Community members will attend hygiene and sanitation training for at least two days. This training will ensure participants have the knowledge they need about healthy practices and their importance. The facilitator plans to use PHAST (Participatory Hygiene and Sanitation Transformation), CLTS (Community-Led Total Sanitation), ABCD (Asset-Based Community Development), group discussions, handouts, and demonstrations at the spring. One of the most important topics we plan to cover is the handling, storage, and treatment of water. Having a clean water source will be extremely helpful, but it is useless if water gets contaminated by the time it’s consumed. Hand-washing will also be a big topic.

Training will also result in the formation of a committee that will oversee operations and maintenance at the spring. They will enforce proper behavior around the spring and delegate tasks that will help preserve the site, such as building a fence and digging proper drainage. The fence will keep out destructive animals, and the drainage will keep the area’s mosquito population at a minimum.

Sanitation Platforms

On the final day of training, participants will select five families that should benefit from new latrine floors.

Training will also inform the community and selected families on what they need to contribute to make this project a success. They must mobilize locally available materials, such as bricks, clean sand, hardcore, and ballast. The five families chosen for sanitation platforms must prepare by sinking a pit for the sanitation platforms to be placed over. All community members must work together to make sure that accommodations and food are always provided for the work teams.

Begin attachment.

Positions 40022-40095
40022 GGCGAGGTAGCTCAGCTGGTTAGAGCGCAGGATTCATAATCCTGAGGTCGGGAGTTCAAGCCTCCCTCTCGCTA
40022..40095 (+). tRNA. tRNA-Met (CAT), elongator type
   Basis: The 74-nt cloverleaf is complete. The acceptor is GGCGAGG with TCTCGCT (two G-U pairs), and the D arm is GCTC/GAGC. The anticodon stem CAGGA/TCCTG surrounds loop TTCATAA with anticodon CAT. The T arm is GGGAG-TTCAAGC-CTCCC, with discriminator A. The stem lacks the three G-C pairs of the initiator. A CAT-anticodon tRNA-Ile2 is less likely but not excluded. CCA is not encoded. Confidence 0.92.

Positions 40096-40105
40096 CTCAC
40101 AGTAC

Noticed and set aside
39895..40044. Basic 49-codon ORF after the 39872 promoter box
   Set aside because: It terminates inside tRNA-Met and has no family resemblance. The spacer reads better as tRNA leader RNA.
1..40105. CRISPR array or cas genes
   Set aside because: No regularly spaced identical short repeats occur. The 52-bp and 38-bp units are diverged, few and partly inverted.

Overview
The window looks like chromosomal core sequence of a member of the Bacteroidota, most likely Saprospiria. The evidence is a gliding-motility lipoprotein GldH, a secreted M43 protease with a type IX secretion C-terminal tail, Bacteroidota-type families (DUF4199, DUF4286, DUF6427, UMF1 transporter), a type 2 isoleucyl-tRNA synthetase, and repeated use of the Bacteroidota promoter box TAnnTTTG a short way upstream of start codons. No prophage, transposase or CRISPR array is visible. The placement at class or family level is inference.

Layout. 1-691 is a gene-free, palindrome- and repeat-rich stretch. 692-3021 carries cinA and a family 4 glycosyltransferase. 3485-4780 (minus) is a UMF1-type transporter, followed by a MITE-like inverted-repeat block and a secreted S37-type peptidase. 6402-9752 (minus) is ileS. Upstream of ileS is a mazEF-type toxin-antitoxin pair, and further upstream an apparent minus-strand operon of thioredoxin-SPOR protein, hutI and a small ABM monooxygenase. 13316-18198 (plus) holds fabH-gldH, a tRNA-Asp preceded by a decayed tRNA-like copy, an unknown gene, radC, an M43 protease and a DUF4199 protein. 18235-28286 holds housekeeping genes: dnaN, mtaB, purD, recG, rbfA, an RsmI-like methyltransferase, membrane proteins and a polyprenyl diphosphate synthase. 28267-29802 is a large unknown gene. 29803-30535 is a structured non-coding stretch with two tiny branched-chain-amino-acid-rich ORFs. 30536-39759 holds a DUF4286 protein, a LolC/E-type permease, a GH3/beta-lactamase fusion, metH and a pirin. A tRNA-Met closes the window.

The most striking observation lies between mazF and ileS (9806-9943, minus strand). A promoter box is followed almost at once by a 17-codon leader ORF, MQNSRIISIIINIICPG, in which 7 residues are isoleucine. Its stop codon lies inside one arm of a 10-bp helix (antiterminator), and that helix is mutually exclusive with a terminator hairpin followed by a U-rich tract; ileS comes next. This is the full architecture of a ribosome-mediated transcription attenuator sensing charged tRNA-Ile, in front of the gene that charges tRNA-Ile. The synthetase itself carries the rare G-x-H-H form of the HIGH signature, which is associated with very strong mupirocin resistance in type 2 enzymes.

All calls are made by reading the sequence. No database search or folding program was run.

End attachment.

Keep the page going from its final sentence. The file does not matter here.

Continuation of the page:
Spring Protection

Protecting the spring will ensure that the water is safe, adequate and secure. Construction will keep surface runoff and other contaminants out of the water. With the community’s high involvement in the process, there should be a good sense of responsibility and ownership for the new clean water source.

Fetching water is predominantly a female role, done by both women and young girls. Protecting the spring and offering training and support will, therefore, help empower the female members of the community by giving them more time and efforts to engage and invest in income-generating activities.

This project is a part of our shared program with Western Water And Sanitation Forum (WEWASAFO). Our team is pleased to provide the reports for this project (formatted and edited for readability) thanks to the hard work of our friends in Kenya.

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Project Photos

Project Type

Protected Spring

In many communities, natural springs exist as water flows from cracks in rocky ground or the side of a hill.  Springs provide reliable water but that doesn’t mean safe. When left open they become contaminated by surface contamination, animal and human waste and rain runoff. The solution is to protect the source. First, you excavate around the exact source area of the spring. Then, you build a protective reservoir for water flow, which leads to a concrete spring box and collection area. Safe water typically flows year-round and there is very limited ongoing maintenance needed!


Imago Dei Community